We will construct a sequence of functions {𝑓[𝑛]} which is asymptotic linear at 0 and satisfieslimπ‘›β†’βˆžsupπ‘ βˆˆR||𝑓[𝑛]||(𝑠)βˆ’π‘“(𝑠)=0,limπ‘›β†’βˆžξ€·π‘“[𝑛]ξ€Έ0∢=limπ‘›β†’βˆžξƒ©lim|𝑠|β†’0𝑓[𝑛](𝑠)𝑠ξƒͺ=0.(3.1) By means of some corresponding auxiliary equations, we can obtain a sequence of unbounded components {πΆπ‘˜πœˆ[𝑛]} via Rabinowitz’s global bifurcation theorem [14]. Based on the sequence, we can find an unbounded component πΆπœˆπ‘˜ satisfying:πΆπœˆπ‘˜βŠ‚limsupπ‘›β†’βˆžπΆπ‘˜πœˆ[𝑛],(3.2) and joining (∞,πœƒ) with (∞,∞). We do it as follows.

For each π‘›βˆˆβ„•, define 𝑓[𝑛](𝑠)βˆΆβ„β†’β„ by:𝑓[𝑛]⎧βŽͺ⎨βŽͺβŽ©ξ‚€1(𝑠)=𝑓(𝑠),π‘ βˆˆπ‘›ξ‚βˆͺξ‚€1,βˆžβˆ’βˆž,βˆ’π‘›ξ‚,ξ‚€1π‘›π‘“π‘›ξ‚ξ‚ƒβˆ’1𝑠,π‘ βˆˆπ‘›,1𝑛.(3.3) Then, 𝑓[𝑛]β‹‚πΆβˆˆπΆ(ℝ,ℝ)1(ℝ⧡{Β±1/𝑛},ℝ) with𝑠𝑓[𝑛]𝑓(𝑠)>0,βˆ€π‘ β‰ 0,[𝑛]ξ€Έ0ξ‚€1=𝑛𝑓𝑛.(3.4) By (A3), it follows thatlimπ‘›β†’βˆžξ€·π‘“[𝑛]ξ€Έ0=0.(3.5) Now let us consider the auxiliary family of problems:π‘’ξ…žξ…ž+πœ†π‘“[𝑛](𝑒)=0,π‘‘βˆˆ(0,1),𝑒(0)=0,𝑒(1)=π‘šβˆ’2𝑖=1π›Όπ‘–π‘’ξ€·πœ‚π‘–ξ€Έ.(3.6) From Proposition  4.1 in [8], we obtain the following.

Lemma 3.1. Let (A1) and (A2) hold. If (πœ‡,𝑒) is a nontrivial solution of (3.6). Then, π‘’βˆˆπ‘‡πœˆπ‘˜ for some π‘˜,𝜈.

Let 𝑔[𝑛]∈𝐢(ℝ,ℝ) such that:𝑓[𝑛]𝑓(𝑒)=[𝑛]ξ€Έ0𝑒+𝑔[𝑛]ξ‚€1(𝑒)=𝑛𝑓𝑛𝑒+𝑔[𝑛](𝑒).(3.7) Note thatlim|𝑠|β†’0𝑔[𝑛](𝑠)𝑠=0.(3.8) Let us considerξ€·π‘“πΏπ‘’βˆ’πœ†[𝑛]ξ€Έ0𝑒=πœ†π‘”[𝑛](𝑒),(3.9) as a bifurcation problem from the trivial solution π‘’β‰‘πœƒ.

Equation (3.9) can be converted to the equivalent form:ξ€œπ‘’(𝑑)=10ξ€Ίπœ†ξ€·π‘“π»(𝑑,𝑠)[𝑛]ξ€Έ0𝑒(𝑠)+πœ†π‘”[𝑛]ξ€»(𝑒(𝑠))π‘‘π‘ βˆΆ=πœ†πΏβˆ’1𝑓[𝑛]ξ€Έ0𝑒(β‹…)(𝑑)+πœ†πΏβˆ’1𝑔[𝑛]ξ€»(𝑒(β‹…))(𝑑).(3.10) Note that β€–πΏβˆ’1[𝑔[𝑛](𝑒)]β€–=π‘œ(‖𝑒‖) for 𝑒 near πœƒ in 𝑋. Applying Lemma 2.4, the global bifurcation result of Rabinowitz [14] for (3.9) can be stated as follows: for each integer π‘˜β‰₯1, 𝜈∈{+,βˆ’}, there exists a continuum πΆπ‘˜πœˆ[𝑛] of solutions of (3.9) joining (πœ†π‘˜/(𝑓[𝑛])0,πœƒ) to infinity in 𝕏. Moreover, πΆπ‘˜πœˆ[𝑛]⧡(πœ†π‘˜/(𝑓[𝑛])0,πœƒ)βŠ‚(0,∞)Γ—π‘‡πœˆπ‘˜.

For properties of πΆπ‘˜πœˆ[𝑛], we give the following lemmas.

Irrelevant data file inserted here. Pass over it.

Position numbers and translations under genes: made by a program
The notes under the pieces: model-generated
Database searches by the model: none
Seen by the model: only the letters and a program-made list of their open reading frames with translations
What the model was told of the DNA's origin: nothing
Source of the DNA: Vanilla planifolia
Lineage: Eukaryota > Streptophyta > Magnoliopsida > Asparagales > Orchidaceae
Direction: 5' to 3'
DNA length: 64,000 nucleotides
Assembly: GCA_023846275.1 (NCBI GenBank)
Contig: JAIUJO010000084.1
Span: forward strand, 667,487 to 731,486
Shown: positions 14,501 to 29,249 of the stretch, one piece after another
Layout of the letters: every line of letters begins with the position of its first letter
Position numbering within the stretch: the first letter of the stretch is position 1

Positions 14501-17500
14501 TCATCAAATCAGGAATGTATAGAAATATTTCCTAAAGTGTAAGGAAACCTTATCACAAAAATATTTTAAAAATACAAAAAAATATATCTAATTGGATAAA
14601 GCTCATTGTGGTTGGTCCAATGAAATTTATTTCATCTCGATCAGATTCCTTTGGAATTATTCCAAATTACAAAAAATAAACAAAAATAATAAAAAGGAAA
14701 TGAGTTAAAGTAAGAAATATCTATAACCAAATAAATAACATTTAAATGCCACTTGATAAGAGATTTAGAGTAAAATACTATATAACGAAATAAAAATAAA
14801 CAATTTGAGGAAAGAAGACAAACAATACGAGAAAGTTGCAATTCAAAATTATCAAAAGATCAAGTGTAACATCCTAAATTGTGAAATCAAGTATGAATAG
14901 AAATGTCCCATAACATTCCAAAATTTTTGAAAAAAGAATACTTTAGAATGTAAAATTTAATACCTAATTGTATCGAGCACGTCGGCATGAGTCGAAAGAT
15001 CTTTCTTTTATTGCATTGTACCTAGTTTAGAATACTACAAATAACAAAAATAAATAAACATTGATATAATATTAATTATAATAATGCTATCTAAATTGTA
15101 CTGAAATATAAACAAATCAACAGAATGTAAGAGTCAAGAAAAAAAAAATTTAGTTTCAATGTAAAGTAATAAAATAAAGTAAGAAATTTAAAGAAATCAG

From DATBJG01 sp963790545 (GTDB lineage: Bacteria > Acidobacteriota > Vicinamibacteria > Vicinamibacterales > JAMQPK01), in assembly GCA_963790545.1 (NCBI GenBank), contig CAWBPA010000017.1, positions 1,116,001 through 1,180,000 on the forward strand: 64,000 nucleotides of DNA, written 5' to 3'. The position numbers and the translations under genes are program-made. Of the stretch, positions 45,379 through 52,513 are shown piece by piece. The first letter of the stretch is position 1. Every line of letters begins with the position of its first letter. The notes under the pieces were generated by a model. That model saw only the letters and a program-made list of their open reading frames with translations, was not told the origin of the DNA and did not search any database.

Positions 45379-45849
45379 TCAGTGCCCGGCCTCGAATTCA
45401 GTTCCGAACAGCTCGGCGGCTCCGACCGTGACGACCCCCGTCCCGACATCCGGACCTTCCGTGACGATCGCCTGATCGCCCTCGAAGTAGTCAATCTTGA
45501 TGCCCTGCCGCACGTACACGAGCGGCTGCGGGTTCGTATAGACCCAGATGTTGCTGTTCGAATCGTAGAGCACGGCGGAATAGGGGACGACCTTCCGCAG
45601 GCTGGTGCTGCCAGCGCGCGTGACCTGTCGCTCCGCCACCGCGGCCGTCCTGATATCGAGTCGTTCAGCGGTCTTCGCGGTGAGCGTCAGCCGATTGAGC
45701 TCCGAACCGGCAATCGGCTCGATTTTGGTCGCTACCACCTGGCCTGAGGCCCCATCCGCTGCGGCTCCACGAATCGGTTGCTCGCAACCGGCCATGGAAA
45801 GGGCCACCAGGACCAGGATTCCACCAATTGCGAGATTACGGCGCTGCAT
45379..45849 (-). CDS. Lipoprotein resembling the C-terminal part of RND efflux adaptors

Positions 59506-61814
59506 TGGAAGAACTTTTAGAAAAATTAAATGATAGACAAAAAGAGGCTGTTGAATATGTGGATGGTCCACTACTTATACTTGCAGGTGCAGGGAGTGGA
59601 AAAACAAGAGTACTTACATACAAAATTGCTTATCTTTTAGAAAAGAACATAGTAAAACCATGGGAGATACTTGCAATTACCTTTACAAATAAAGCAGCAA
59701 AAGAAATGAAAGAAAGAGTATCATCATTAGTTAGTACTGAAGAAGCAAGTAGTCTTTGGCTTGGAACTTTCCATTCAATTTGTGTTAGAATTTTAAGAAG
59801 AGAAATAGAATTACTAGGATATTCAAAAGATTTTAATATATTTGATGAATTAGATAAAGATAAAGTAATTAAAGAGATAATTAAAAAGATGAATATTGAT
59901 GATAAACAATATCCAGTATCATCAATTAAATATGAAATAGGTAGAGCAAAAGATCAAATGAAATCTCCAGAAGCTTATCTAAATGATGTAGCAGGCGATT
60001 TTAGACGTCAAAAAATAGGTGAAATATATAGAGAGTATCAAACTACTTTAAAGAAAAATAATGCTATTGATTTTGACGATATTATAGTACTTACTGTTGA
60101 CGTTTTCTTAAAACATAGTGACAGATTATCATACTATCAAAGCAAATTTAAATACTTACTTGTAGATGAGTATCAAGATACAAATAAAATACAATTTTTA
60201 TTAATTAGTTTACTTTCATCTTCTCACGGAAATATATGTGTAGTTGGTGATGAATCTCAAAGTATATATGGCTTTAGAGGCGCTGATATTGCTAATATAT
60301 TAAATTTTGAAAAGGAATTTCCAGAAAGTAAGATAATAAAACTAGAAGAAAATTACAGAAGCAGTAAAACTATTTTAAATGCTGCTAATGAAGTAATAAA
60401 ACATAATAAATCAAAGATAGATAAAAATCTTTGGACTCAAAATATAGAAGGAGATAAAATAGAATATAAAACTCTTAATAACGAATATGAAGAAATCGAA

Lemma 3.2. Let (A1)–(A4) hold. Then for each fixed 𝑛, πΆπ‘˜πœˆ[𝑛] joins (πœ†π‘˜/(𝑓[𝑛])0,πœƒ) to (∞,∞) in 𝕏 (see Figure 1(b)).

Proof. We divide the proof into two steps.
Step 1. We show that sup{πœ†βˆ£(πœ†,𝑒)βˆˆπΆπ‘˜πœˆ[𝑛]}=∞. Assume on the contrary that sup{πœ†βˆ£(πœ†,𝑒)βˆˆπΆπ‘˜πœˆ[𝑛]}=∢𝐢0<∞. Let {(πœ‡π‘™,𝑦𝑙)}βŠ‚πΆπ‘˜πœˆ[𝑛] be such that: ||πœ‡π‘™||+β€–β€–π‘¦π‘™β€–β€–β†’βˆž.(3.11) Similar to the argument of Lemma 2.5, we conclude that β€–π‘¦π‘™β€–βˆžβ†’βˆž.
Since (πœ‡π‘™,𝑦𝑙)βˆˆπ’žπ‘˜πœˆ[𝑛], we have π‘¦π‘™ξ…žξ…ž(𝑑)+πœ‡π‘™π‘“[𝑛]𝑦𝑙𝑦(𝑑)=0,π‘‘βˆˆ(0,1),𝑙(0)=0,𝑦𝑙(1)=π‘šβˆ’2𝑖=1π›Όπ‘–π‘¦π‘™ξ€·πœ‚π‘–ξ€Έ.(3.12) Set 𝑣𝑙(𝑑)=𝑦𝑙(𝑑)/β€–π‘¦π‘™β€–βˆž. Then, β€–π‘£π‘™β€–βˆž=1, and π‘£π‘™ξ…žξ…ž(𝑑)+πœ‡π‘™π‘“[𝑛]𝑦𝑙(𝑑)β€–β€–π‘¦π‘™β€–β€–βˆž=0,π‘‘βˆˆ(0,1).(3.13) Using lim|𝑒|β†’0𝑓(𝑒)/𝑒=0, we can show that limπ‘™β†’βˆž||𝑓[𝑛]𝑦𝑙||(𝑑)β€–β€–π‘¦π‘™β€–β€–βˆž=0.(3.14) The proof is similar to that of Theorem  1 in [12], and therefore we omit it. Equations (3.13) and (3.14) imply that β€–π‘£π‘™ξ…žξ…žβ€–βˆžβ‰€π‘€ for some constant 𝑀>0, independent of 𝑙. Hence, {𝑣𝑙} has a convergent subsequence in 𝑋. Without loss of generality, we assume that there exists (πœ‡βˆ—,π‘£βˆ—)∈[0,𝐢0]×𝑋 with: β€–β€–π‘£βˆ—β€–β€–βˆž=1,(3.15) such that limπ‘™β†’βˆžξ€·πœ‡π‘™,𝑣𝑙=ξ€·πœ‡βˆ—,π‘£βˆ—ξ€Έ,inβ„Γ—π‘Œ.(3.16) Note that (3.12) is equivalent to 𝑣𝑙(𝑑)=πœ‡π‘™ξ€œ10𝑓𝐻(𝑑,𝑠)[𝑛]𝑦𝑙(𝑠)β€–β€–π‘¦π‘™β€–β€–βˆžπ‘‘π‘ ,π‘‘βˆˆ(0,1).(3.17) Combining this with (3.16) and using (3.14) and the Lebesgue dominated convergence theorem, we have π‘£βˆ—(𝑑)=πœ‡βˆ—ξ€œ10𝐻(𝑑,𝑠)0𝑑𝑠=0,π‘‘βˆˆ(0,1).(3.18) This contradicts (3.15). Therefore, ξ€½supπœ†βˆ£(πœ†,𝑦)βˆˆπ’žπ‘˜πœˆ[𝑛]ξ€Ύ=∞.(3.19)